Whitney is White and Tomas is Black. They were as surprised as anyone else when their children were born with sharply different skin tones.
Editor's note: This article was originally published on April 13, 2022. It has since been updated.
Kalani and Jarani Dean are beautiful twins but with a rare distinction. Kalani was born with light skin and Jarani has darker skin. It's rare to see children with mixed-race parents get the skin-tone color of just one of their parents. Their mother, Whitney Meyer, is white and their father, Tomas Dean, is Black. Whitney is hoping they become a symbol against racism, and become a reminder to love everyone equally. "Kalani was as white as can be. I was just in denial because you know the odds of this? I would never think I would have a black and white twin. That's why I asked if she was albino because she was just so white," said Whitney, reported TODAY.
It's common for children to be born with a skin tone that's a mix of the skin tones of both their parents. In rare cases, children are born with a skin tone that's closer to one parent, but Kalani and Jarani appear to have taken on the color of each parent, making them unique. Tomas was just as surprised as anyone else. "I was like, 'Yeah, she's a little light,' but I thought maybe babies are that way when they're first born. But then a couple of minutes later, her sister came out a little darker. In a million years, I never thought I'd have a girl with blue eyes. I didn't think I could pull that one off! I hope that a lot of people can see that color really isn't a big thing. What's important is love. Mysterious things can happen and life is a blessing."
Whitney said no one believes that they are twins, even if she dresses them the same. She added that they have similar facial features including their smile but the color of the twins throws people off. Intriguingly, Kalani looks much like her older Caucasian brother, Talan, and Jarani looks like Meyer's 2-year-old son, Pravyn, who had drowned. The twins are two years younger than Pravyn.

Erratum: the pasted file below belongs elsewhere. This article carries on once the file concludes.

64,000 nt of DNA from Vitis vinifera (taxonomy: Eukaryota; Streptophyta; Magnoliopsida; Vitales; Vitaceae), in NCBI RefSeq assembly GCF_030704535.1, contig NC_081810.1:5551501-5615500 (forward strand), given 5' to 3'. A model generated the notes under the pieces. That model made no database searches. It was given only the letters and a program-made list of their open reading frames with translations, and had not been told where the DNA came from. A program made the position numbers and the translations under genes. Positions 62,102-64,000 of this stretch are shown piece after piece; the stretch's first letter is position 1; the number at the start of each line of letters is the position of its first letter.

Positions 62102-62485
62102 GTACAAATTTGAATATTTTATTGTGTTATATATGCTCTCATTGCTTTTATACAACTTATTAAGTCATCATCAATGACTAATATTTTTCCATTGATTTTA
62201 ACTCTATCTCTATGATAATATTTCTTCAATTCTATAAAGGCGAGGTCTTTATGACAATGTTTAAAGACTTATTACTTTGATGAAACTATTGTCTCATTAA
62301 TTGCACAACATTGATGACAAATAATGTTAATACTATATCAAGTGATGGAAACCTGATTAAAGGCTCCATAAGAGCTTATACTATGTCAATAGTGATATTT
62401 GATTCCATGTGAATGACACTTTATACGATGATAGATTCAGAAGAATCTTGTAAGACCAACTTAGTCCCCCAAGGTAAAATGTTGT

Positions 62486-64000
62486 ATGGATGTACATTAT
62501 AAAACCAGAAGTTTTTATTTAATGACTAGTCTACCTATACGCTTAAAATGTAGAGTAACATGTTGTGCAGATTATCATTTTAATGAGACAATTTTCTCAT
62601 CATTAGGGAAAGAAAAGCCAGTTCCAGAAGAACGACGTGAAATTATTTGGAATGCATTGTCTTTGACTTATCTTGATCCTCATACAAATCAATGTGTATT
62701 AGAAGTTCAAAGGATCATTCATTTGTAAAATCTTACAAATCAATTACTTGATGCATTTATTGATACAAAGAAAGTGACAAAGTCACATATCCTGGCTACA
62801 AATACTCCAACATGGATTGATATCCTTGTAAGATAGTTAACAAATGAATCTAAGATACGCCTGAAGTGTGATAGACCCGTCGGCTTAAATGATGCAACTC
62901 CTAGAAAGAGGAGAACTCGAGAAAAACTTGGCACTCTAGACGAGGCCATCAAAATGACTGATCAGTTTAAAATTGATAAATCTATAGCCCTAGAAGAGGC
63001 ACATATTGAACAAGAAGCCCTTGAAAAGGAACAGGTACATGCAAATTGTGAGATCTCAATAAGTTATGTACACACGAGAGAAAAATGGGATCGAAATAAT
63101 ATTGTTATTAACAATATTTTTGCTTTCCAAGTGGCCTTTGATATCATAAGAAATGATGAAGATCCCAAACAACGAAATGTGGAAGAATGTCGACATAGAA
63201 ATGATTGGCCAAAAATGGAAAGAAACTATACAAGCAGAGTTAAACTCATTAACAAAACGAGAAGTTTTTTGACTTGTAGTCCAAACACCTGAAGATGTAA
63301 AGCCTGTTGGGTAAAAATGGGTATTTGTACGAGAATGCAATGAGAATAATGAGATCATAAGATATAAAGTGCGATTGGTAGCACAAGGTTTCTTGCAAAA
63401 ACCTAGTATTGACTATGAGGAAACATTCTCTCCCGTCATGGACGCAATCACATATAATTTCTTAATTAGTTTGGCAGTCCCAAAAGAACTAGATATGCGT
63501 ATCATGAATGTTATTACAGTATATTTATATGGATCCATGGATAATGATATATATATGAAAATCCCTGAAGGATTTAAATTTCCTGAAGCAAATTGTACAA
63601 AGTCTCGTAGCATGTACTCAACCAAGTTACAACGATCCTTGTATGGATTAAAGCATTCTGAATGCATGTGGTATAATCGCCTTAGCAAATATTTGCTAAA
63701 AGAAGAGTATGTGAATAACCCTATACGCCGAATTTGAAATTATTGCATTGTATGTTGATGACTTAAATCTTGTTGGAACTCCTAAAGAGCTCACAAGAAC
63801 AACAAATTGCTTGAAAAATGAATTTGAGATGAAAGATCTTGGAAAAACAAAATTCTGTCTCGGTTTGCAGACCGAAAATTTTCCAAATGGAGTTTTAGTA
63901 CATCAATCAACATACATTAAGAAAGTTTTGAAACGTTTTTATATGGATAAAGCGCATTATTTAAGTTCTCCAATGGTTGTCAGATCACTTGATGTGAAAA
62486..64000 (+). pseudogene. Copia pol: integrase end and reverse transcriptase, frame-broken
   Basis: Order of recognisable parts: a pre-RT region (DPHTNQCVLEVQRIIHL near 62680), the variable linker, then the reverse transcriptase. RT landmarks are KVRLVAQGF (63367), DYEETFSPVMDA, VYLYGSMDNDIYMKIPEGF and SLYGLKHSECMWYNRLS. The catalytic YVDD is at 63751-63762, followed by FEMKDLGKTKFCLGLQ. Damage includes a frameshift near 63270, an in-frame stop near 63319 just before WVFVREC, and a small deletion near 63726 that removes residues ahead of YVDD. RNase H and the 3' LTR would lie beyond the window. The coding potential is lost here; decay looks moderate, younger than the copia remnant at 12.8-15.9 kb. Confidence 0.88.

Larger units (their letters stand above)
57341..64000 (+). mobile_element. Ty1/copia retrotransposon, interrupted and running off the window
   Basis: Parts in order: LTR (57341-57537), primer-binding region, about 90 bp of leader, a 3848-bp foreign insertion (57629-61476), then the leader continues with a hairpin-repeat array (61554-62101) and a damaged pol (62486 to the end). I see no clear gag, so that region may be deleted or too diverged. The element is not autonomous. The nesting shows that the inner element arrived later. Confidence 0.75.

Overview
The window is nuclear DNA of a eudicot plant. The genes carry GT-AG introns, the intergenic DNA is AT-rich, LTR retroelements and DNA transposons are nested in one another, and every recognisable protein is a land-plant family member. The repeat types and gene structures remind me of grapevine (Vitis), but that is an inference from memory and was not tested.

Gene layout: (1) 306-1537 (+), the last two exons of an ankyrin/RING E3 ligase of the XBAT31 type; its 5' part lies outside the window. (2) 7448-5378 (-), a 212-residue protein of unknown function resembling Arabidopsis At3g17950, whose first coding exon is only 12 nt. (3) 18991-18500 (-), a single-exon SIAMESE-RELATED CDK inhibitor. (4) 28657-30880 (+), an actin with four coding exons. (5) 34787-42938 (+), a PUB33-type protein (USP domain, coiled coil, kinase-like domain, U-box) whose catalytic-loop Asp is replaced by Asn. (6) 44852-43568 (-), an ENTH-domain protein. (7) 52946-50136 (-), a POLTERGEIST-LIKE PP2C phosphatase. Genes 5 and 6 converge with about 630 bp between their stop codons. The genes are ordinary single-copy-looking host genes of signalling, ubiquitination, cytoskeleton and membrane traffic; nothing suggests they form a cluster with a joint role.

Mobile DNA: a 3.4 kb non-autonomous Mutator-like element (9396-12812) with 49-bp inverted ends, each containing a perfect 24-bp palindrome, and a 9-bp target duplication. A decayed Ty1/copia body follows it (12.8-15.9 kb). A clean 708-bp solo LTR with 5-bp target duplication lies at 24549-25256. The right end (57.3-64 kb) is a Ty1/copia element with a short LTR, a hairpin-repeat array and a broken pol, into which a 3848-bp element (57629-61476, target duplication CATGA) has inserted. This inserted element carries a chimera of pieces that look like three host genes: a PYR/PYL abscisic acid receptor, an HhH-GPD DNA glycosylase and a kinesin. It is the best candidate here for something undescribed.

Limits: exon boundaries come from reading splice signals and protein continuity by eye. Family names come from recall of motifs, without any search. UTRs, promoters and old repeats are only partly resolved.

It's always been a mystery to scientists how genes interact with each other when considering that there are so many genes that control skin tone and eye color. “The physical traits you can see in a person are just a very small sliver of the genetic diversity across human populations,” said Dr. Bryce Mendelsohn, a medical geneticist at the University of California, San Francisco. “A lot of times we only focus on the things our eyes can see, but what we see is a tiny tip of the iceberg of the actual genetic diversity in everyone.”
Khristi Cunningham of Ohio knows what it's like to raise twins with different skin tones. Cunningham is the mother to fraternal twins, one having a lighter complexion and the other a darker complexion. Her husband is Black and she's White. On hearing about Whitney's babies, her first thought was, “Get ready for a lot of conversations with strangers!" She was happy to share the story of her kids with the media because she said it was imperative to talk about race in the country. "We did feel that we were obligated to share our story with others. We felt we were given these two beautiful children for a positive purpose — that purpose was to educate those who are ignorant to the fact that these things are possible, and to initiate a conversation on race in America," she told TODAY. Cunningham said being of a particular color is no accomplishment. "No one on this Earth gets to stand in line to pick their skin color. It is only by chance we are brown, or black, or white," she said.